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  • A condition effecting the vertebrae in which a sliding of one vertebrae upon the adjacent vertebrae occurs. This mechanical defect of the spine most commonly occurs in the lumbar spine or low back. The superior (vertebrae above) vertebrae will slide "anteriorly" (forward) or "posteriorly" (backward).

  • A defect in a structure known as the "pars interarticularis" allows for this sliding effect. The spine can be visualized as a set of stacked units, much like building blocks. The body of the vertebrae is the bulky and most stable part of these units with each vertebral body being seperated by a intervertebral disc, or "shock absorber".

  • The "pars interarticularis" for each vertebrae are part of the anatomy that allows each stacked unit to articulate or move upon each other. It is located in what is visualized as the "spiney" projections on xrays taken from a "side" or lateral view. A break or fracture in the pars interarticularis that is significant will result in the sliding of the effected vertebrae out of its stable position.

  • It most commonly occurs at the L4-L5 or L5-S1 levels of the lumbar spine or "low back". A defect in the pars that does not result in a sliding of the vertebrae, as described, is known as "spondylolysis". The fracture in both spondylolysis and spndylolisthesis may be a result of repeated stresses that fatigue the pars to the point of fracture.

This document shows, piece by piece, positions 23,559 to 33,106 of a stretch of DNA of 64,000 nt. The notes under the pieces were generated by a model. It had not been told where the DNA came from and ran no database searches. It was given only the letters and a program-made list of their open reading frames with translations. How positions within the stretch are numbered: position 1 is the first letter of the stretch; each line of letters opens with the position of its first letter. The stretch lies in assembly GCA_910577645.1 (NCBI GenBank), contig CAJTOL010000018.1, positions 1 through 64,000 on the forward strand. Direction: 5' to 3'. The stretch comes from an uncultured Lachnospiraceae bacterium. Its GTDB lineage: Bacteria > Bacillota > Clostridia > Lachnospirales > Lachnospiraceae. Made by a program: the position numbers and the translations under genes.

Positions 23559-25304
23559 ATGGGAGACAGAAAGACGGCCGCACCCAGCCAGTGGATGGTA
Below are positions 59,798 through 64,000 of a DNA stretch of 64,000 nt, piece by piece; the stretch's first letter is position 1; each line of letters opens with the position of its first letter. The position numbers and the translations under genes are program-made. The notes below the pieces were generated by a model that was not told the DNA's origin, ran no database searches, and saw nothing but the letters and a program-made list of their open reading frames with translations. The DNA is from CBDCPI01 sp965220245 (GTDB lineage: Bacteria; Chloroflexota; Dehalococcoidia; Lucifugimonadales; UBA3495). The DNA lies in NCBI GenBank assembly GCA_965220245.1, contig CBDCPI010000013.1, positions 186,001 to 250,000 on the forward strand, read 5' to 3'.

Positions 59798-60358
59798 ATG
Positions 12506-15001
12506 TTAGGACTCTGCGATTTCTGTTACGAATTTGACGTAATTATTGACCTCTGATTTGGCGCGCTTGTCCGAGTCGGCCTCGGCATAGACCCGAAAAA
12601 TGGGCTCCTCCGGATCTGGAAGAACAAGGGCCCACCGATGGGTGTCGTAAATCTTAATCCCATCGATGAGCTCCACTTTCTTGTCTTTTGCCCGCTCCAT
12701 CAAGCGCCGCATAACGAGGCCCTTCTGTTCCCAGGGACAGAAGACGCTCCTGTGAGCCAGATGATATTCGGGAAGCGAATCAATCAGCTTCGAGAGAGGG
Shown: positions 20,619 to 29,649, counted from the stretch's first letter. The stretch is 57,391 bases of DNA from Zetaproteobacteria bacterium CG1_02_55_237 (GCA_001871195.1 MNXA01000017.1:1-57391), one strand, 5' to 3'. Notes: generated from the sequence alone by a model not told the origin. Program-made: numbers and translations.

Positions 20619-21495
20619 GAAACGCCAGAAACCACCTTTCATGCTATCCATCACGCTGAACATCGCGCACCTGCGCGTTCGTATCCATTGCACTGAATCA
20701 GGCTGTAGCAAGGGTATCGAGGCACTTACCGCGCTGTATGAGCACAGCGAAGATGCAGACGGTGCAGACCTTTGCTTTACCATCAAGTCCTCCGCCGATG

• These stresses include activities causing hyperextension of the spine ie backward bending movements. Spondylolysis, or a defect without a break in the pars, is most common is children and adolescents participating in gymnastics, diving, high impact team sports, and weightlifting. This may remain asymptomatic or cause low back pain.

  • In spondylolithesis, the pars is fractured and a degree of sliding of the vertebrae has occured. It is clinically suspected and verified by X-ray studies. Symptoms may include low back pain and leg pain. The grade or degree of displacement will determine the treatment.

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